2019 BMW 7 Series 745e review - price, specs and release date

It's all change for the plug-in hybrid BMW 7 Series as the 745e arrives with two more cylinders and a denser battery. Can this and a facelift raise its standing in the luxury car class?...

Author Avatar
Richard Lane
08 February 2019

2019 BMW 745e front

Priced from £69,430 | On sale Spring

This is the new BMW 7 Series, which marks the start of the German brands efforts to inject more refinement and opulence into its high-end models and close the gap to Mercedes-Benz. 

It’s why you’ll find extra soundproofing in the wheelarches, thicker window glass all round and a monstrous chrome grille that's designed to evoke a touch of Rolls-Royce imperiousness.

The engine line-up is largely unchanged, featuring a selection of silkily smooth, powerful six-cylinder petrol and diesel options, each with the option of BMW’s secure xDrive four-wheel drive system. The entry-level 730d starts at a fraction below £70,000, which is on a par with the Audi A8 but usefully cheaper than the equivalent Mercedes-Benz S-Class.

Naturally, it’s possible to spend a lot more than that; BMW also offers this latest 7 Series in V8 petrol 750i form and, for those who can find £138,935, the 577bhp M760Li xDrive – a twin-turbocharged V12 petrol-engined super-limousine that will crack 0-62mph in a startling 3.7sec.

2019 BMW 745e rear

2019 BMW 7 Series 745e on the road

But before all those, there is the variant tested here. That BMW has chosen to introduce its updated flagship model in plug-in hybrid form is a bellwether for the luxury car segment. The message is simple: for the last word in serenity on the move, you now need an electric element to the powertrain.

In the case of the 745e, which goes directly against the Mercedes-Benz S560e, that comes in the form of a battery pack beneath the rear seats that feeds an electric motor integrated into the gearbox. Both elements have been upgraded over those in the old 740e, and this plus the engine's increase from four cylinders to six means performance as well as the zero-emissions driving range have improved.

Our test drive was brief but long enough for the 7 Series’ charms to work their magic. BMW has massaged the car’s air suspension set-up, and although the plug-in hybrid needs to be a mite stiffer to cope with the extra weight, there’s no doubt the ride quality is now just hair’s breadth behind that of the S-Class.

What you don’t get in an S-Class is the same steering weighting and cornering composure. A plug-in hybrid luxury limo is just about as far from BMW’s philosophical handling homeland as it’s possible to get, but this car is a satisfying steer, albeit in a sedate fashion. That manifests itself in the way the car is surprisingly easy to place on the road, given its gargantuan proportions – easier, certainly, than its rivals.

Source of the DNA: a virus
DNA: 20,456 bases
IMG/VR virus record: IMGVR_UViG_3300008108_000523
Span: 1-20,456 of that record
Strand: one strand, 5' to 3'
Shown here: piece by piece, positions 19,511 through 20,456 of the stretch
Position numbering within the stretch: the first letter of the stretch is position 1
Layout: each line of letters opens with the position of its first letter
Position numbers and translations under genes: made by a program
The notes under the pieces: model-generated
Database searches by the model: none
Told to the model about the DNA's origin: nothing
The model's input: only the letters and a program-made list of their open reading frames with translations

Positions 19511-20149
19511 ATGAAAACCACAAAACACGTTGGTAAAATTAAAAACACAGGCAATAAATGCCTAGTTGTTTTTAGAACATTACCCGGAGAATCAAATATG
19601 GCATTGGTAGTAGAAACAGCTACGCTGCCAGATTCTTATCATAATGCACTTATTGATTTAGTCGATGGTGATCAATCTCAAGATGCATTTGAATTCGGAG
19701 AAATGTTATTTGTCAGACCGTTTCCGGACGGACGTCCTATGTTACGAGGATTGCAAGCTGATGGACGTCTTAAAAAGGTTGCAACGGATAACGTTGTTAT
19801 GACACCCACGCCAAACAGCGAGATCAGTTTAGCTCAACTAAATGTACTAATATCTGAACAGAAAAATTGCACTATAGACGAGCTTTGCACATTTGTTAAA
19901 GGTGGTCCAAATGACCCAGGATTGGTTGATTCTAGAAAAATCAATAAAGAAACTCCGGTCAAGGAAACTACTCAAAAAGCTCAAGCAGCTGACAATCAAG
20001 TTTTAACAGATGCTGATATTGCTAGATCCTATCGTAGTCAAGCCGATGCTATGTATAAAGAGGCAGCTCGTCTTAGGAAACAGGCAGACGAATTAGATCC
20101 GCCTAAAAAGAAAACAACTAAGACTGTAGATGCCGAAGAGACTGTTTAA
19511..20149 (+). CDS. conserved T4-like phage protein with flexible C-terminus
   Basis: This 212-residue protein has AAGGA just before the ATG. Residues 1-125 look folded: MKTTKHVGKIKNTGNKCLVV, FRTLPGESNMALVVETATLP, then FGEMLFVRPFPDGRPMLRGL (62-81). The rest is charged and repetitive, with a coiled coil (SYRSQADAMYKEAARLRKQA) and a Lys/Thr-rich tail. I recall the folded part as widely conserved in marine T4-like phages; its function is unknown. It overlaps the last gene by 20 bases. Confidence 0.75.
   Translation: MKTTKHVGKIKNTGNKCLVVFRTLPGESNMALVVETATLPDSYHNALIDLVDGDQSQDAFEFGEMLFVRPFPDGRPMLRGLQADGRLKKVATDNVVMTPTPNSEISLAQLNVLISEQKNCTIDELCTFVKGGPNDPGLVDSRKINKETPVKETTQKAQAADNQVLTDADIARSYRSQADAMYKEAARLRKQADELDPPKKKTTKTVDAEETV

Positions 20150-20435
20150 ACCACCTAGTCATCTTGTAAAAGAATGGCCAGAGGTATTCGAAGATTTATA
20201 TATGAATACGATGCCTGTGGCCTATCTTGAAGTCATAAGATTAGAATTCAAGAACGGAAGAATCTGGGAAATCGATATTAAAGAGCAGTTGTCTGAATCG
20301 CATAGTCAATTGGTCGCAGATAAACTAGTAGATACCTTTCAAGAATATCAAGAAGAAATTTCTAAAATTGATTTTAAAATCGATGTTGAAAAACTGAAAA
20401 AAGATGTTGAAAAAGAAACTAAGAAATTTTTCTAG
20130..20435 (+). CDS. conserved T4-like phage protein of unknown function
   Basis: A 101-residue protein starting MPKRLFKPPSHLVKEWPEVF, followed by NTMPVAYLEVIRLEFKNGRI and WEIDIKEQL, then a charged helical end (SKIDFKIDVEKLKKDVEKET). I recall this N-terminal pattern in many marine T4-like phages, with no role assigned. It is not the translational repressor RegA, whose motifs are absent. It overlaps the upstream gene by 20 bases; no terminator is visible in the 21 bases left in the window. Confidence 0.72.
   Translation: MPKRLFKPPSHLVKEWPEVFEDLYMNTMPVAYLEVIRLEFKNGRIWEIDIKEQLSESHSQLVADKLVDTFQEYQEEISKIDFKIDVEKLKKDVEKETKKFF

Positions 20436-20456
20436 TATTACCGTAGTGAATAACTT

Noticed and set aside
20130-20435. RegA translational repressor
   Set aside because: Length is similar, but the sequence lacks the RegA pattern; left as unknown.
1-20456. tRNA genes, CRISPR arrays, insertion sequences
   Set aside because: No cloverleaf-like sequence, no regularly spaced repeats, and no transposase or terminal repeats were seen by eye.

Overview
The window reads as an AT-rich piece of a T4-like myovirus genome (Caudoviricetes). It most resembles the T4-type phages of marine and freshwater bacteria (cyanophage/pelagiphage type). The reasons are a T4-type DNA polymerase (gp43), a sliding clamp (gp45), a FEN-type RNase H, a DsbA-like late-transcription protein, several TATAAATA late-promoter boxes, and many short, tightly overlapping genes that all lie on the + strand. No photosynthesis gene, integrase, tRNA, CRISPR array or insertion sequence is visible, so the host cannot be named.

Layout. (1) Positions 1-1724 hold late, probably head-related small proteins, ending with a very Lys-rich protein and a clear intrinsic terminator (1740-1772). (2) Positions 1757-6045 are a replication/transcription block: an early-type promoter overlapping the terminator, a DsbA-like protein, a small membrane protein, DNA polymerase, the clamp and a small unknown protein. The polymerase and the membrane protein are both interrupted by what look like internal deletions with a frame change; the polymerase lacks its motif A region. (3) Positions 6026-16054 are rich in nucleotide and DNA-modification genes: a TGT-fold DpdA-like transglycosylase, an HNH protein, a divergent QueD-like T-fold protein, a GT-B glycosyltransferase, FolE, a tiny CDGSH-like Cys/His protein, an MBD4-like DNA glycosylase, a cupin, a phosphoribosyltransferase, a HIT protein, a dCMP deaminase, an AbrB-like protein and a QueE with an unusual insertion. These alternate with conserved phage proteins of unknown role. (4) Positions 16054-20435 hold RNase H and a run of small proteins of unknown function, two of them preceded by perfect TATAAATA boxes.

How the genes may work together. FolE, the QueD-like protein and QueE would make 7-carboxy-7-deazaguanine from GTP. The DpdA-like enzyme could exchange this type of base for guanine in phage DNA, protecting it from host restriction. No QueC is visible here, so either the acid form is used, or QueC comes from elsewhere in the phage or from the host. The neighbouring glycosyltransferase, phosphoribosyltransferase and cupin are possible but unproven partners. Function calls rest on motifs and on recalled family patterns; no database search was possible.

The electrified powertrain itself is something of a delight. The six cylinders spin effortlessly, and in Sport driving mode, both the noise and sharp response to a stab of the throttle are genuinely satisfying. When the engine and motor combine, all 389bhp is available and the 745e accelerates with hot hatch gusto but in an unshakeably graceful fashion.

The car's claimed electric-only range is 36 miles, and it’s possible to ‘lock’ it into zero-emissions mode so long as there's charge in the battery and you don’t exceed 87mph. 

The 745e is best left in its default Hybrid mode, however. It’s here that it decides which of its two power sources to deploy, and it can use sat-nav data to inform that decision. For instance, it can charge the battery using the engine on the motorway and then switch to electric mode at the city limits or in traffic jams. Impressively, handovers are mostly seamless.

2019 BMW 745e dash

2019 BMW 7 Series 745e interior

With most of the budget spent on the 7 Series’ new exterior design, its comfortable interior is largely unchanged, and so continues to resemble that of a super-sized 5 Series a touch too closely.

The most noticeable alteration is to the 12.3in instrument binnacle, which is now fully digital and features the side-scrolling dials seen on the new X5 and 8 Series. A central rotary controller for the iDrive infotainment system also remains, and it continues to manipulate the 10.3in display more intuitively than the systems in the S-Class and A8. 

One of the penalties of the hybrid system is a reduction in boot space because of the big battery pack, but you'll still get plenty of suitcases back there.

Next: 2019 BMW 7 Series 745e verdict >